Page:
|“Cardboard Box” (shortstory) by Ryo Hanmura
From Apostolou & Greenberg’s The Best Japanese Science Fiction Stories (1989)
|Original: Japanese, 1974
Translated by David Lewis, 1980
|“Contemplated in allegory is the fate of ordinary working people” (28)|
Synopsis: Boxes in a factory become self-aware when their bottoms are taped shut. At the prospect of being filled, they are overjoyed. Once filled with tangerines and brimming with rapture, the boxes meet “a box for pencil boxes” in the loading truck who spins a story of abuse and abandonment which all boxes must face. The protagonist box, however, desires to be filled until no space remains, yet witnesses the death of his cuboid comrades.
Analysis: Kobo Abe’s shortstory “The Flood” was an allegory about the depression of the blue-collared working force and their struggle to find power when oppressed. This short story—one of only two published in English, which is also included in the same collection—is an allegory about the enthusiasm of university students in their diligent move to improve themselves for entering the work force. But the story goes further into their disillusionment when actually entering the work force, a hostile environment when its own perils. And little did they all know, life for them is just a conveyor belt.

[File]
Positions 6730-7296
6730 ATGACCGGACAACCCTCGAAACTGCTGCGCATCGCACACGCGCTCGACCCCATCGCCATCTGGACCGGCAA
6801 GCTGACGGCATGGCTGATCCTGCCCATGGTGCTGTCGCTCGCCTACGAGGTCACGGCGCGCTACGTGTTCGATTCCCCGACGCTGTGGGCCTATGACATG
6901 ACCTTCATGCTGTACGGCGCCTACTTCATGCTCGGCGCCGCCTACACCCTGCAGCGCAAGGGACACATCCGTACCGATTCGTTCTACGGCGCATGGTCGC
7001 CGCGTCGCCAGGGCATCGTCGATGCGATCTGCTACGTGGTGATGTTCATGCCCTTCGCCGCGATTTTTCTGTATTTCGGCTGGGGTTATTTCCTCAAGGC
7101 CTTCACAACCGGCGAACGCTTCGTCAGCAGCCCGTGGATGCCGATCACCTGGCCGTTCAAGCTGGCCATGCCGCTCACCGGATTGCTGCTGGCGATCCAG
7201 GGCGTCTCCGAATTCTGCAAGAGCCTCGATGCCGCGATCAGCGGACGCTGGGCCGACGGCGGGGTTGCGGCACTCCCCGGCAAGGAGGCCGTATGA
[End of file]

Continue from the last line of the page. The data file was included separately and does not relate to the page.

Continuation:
After graduating high school, students are given their diplomas; they are deemed educated with the knowledge given them (they are “taped up” yet ubiquitous and numerous). Entering university, they are eager to fill their mental vessels with further knowledge; thus, being overjoyed. After being filled with tangerines (the live-giving fruit of knowledge), the university students meet a jaded professor (“a box for pencil boxes”) who warns them of the drudgery of blue-collar work and its ultimate fate—destruction (breaking down the box). Ever disillusioned, the last enthusiastic student of life endeavors to learn more and more, to be promoted higher and higher even while witnessing the burnout of their peers.
When the result of an education is only to end up as a salaryman, where does the enthusiasm die? How has youthful exuberance been quashed? What lays beyond retirement, what use is a person after their working age?